The Little Colonel's Holidays, Chapter 1: The Magic Kettle


By Annie Fellows Johnston (1863-1931)

Published 1901
Illustrated by L.J. Bridgman



ONCE upon a time, so the story goes (you may read it for yourself in the dear old tales of Hans Christian Andersen), there was a prince who disguised himself as a swineherd. It was to gain admittance to a beautiful princess that he thus came in disguise to her father's palace, and to attract her attention he made a magic caldron, hung around with strings of silver bells. Whenever the water in the caldron boiled and bubbled, the bells rang a little tune to remind her of him.

" Oh, thou dear Augustine,
All is lost and gone,"

they sang. Such was the power of the magic kettle, that when the water bubbled hard enough to set the bells a-tinkling, any one holding his hand in the steam could smell what was cooking in every kitchen in the kingdom.

It has been many a year since the swineherd's kettle was set a-boiling and its string of bells a-jingling to satisfy the curiosity of a princess, but a time has come for it to be used again. Not that anybody nowadays cares to know what his neighbour is going to have for dinner, but all the little princes and princesses in the kingdom want to know what happened next.

"What happened after the Little Colonel's house party?" they demand, and they send letters to the Valley by the score, asking  "Did Betty go blind?"  "Did the two little Knights of Kentucky ever meet Joyce again or find the Gate of the Giant Scissors?"  Did the Little Colonel ever have any more good times at Locust, or did Eugenia ever forget that she too had started out to build a Road of the Loving Heart?

It would be impossible to answer all these questions through the post-office, so that is why the magic kettle has been dragged from its hiding-place after all these years, and set a-boiling once more. Gather in a ring around it, all you who want to know, and pass your curious fingers through its wreaths. of rising steam. Now you shall see the Little Colonel and her guests of the house party in turn, and the bells shall ring for each a different song.

But before they begin, for the sake of some who may happen to be in your midst for the first time, and do not know what it is all about, let the kettle give them a glimpse into the past, that they may be able to understand all that is about to be shown to you. Those who already know the story need not put their fingers into the steam, until the bells have rung this explanation in parenthesis.

(In Lloydsboro Valley stands an old Southern mansion, known as "Locust." The place is named for a long avenue of giant locust-trees stretching a quarter of a mile from house to entrance gate, in a great arch of green. Here for years an old Confederate colonel lived all alone save for the negro servants. His only child, Elizabeth, had married a Northern man against his wishes, and gone away. From that day he would not allow her name to be spoken in his presence. But she came back to the Valley when her little daughter Lloyd was five years old. People began calling the child the Little Colonel because she seemed to have inherited so many of her grandfather's lordly ways as well as a goodly share of his  high temper. The military title seemed to suit her better than her own name, for in her fearless baby fashion she won her way into the old man's heart, and he made a complete surrender.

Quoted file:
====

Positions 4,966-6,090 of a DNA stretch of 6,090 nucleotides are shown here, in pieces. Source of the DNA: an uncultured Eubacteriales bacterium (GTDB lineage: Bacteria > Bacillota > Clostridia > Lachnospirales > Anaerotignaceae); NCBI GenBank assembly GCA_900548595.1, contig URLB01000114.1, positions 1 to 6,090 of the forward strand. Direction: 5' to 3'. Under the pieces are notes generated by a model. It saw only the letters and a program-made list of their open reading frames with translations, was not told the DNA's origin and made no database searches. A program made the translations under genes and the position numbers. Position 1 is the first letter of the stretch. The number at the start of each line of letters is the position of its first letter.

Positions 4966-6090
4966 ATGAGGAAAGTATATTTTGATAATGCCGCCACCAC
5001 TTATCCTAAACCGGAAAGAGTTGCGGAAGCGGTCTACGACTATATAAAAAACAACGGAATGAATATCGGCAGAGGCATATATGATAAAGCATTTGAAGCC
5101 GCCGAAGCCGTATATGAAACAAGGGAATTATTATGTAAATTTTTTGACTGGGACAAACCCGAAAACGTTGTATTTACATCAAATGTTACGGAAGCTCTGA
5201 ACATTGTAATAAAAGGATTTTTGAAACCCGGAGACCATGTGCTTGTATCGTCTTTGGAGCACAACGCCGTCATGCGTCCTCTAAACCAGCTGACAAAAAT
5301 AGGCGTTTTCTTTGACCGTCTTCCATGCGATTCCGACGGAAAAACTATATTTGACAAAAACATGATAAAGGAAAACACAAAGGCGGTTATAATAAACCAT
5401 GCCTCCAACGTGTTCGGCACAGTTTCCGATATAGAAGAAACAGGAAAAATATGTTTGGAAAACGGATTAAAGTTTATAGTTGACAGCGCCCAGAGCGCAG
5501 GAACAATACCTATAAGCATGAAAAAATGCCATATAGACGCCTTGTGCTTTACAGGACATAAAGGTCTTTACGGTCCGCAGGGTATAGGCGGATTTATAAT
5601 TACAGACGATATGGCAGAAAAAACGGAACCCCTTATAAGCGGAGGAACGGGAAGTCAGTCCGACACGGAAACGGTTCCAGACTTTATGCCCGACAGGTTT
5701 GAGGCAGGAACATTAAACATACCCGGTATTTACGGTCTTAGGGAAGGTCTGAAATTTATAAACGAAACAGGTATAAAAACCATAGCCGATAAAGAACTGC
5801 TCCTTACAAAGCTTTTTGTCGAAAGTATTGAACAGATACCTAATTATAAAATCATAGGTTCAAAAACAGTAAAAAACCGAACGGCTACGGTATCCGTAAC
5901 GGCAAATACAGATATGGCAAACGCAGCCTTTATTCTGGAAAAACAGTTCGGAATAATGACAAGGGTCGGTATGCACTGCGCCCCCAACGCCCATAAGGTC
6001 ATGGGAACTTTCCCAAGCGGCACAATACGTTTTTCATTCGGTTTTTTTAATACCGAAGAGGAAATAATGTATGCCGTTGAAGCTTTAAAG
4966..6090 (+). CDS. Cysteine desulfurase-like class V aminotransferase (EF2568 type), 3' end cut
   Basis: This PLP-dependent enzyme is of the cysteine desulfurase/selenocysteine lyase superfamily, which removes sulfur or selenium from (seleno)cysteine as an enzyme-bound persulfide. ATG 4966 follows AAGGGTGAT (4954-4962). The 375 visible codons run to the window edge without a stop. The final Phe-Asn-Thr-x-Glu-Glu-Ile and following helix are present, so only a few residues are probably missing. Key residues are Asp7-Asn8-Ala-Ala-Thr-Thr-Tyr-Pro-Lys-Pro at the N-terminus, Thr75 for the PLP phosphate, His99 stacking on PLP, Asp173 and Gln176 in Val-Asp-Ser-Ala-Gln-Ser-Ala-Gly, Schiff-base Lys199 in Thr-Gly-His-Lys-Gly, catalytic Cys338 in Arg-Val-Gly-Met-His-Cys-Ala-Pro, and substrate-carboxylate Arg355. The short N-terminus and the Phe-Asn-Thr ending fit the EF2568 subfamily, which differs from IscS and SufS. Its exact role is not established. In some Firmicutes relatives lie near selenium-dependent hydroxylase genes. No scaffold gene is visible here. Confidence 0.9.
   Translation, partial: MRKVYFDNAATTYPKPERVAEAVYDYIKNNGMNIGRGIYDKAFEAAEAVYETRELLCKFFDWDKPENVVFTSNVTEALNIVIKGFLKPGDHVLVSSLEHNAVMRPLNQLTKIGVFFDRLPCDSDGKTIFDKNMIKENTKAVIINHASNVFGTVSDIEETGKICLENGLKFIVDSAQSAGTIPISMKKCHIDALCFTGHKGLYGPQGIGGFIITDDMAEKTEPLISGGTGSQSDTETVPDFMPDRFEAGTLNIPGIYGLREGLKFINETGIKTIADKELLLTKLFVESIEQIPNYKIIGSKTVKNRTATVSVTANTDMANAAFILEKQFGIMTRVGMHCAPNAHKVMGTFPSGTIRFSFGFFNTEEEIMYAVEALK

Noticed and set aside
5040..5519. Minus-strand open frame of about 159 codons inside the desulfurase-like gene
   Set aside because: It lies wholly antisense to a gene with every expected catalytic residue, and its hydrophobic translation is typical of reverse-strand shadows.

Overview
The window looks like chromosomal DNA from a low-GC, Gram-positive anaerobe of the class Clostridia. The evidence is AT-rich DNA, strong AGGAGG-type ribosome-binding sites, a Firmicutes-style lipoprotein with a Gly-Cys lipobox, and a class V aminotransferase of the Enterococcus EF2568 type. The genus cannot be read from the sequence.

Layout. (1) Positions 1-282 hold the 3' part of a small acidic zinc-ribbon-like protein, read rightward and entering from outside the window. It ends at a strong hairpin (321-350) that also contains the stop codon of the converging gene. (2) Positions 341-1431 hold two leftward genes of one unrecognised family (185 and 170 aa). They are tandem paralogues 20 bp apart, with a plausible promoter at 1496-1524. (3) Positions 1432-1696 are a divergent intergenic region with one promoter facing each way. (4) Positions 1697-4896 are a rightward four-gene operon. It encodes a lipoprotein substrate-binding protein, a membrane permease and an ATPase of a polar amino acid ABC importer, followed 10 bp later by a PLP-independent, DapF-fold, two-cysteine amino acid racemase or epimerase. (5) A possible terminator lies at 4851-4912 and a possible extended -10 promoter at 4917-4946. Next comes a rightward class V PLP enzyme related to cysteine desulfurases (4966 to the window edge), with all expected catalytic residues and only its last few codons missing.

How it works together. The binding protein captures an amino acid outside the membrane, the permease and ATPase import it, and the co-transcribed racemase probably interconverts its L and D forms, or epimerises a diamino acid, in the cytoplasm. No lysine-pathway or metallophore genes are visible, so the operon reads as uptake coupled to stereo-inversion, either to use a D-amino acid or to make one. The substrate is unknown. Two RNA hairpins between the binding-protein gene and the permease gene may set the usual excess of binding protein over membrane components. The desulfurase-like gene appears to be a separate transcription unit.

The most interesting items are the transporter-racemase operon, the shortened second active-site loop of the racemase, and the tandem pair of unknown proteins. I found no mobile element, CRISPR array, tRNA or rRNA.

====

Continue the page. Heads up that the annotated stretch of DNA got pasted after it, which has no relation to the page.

Afterward when she and her mother and "Papa Jack" went to live with him at Locust, one of her favourite games was playing soldier. The old man never tired of watching her march through the wide halls with his spurs strapped to her tiny slipper heels, and her dark eyes flashing out fearlessly from under the little Napoleon cap she wore.

She was eleven when she gave her house party. One of the guests was Joyce Ware, whom some of you have met, perhaps, in "The Gate of the Giant Scissors," a bright thirteen-year-old girl from the West.  Eugenia Forbes was another. She was a distant cousin of Lloyd's, who had no home-life like the other girls. Her winters were spent in a fashionable New York boarding-school, and her summers at the Waldorf-Astoria, except the few weeks when her busy father could find time to take her to some seaside resort.

The third guest, Elizabeth Lloyd Lewis, or Betty, as every one lovingly called her, was Mrs. Sherman's little god-daughter. She was an orphan, boarding on a backwoods farm on Green River. She had never been on the cars until Lloyd's invitation found its way to the Cuckoo's Nest. Only these three came to stay in the house, but Malcolm and Keith MacIntyre (the two little Knights of Kentucky) were there nearly every day. So was Rob Moore, one of the Little Colonel's summer neighbours.

The four Bobs were four little fox terrier puppies named for Rob, who had given one to each of the girls. They were so much alike they could only be distinguished by the colour of the ribbons tied around their necks. Tarbaby was the Little Colonel's pony, and Lad the one that Betty rode during her visit.

After six weeks of picnics and parties, and all sorts of surprises and good times, the house party came to a close with a grand feast of lanterns. Joyce regretfully went home to the little brown house in Plainsville, Kansas, taking her Bob with her. Eugenia and her father went to New York, but not until they had promised to come back for Betty in the fall, and take her abroad with them. It was on account of something that had happened at the house party, but which is too long a tale to repeat here.

Betty stayed on at Locust until the end of the summer in the House Beautiful, as she called her godmother's home, and here on the long vine-covered porch, with its stately white pillars, you shall sec them first through the steam of the magic caldron.)

Listen! Now the kettle boils and the bells begin the story!

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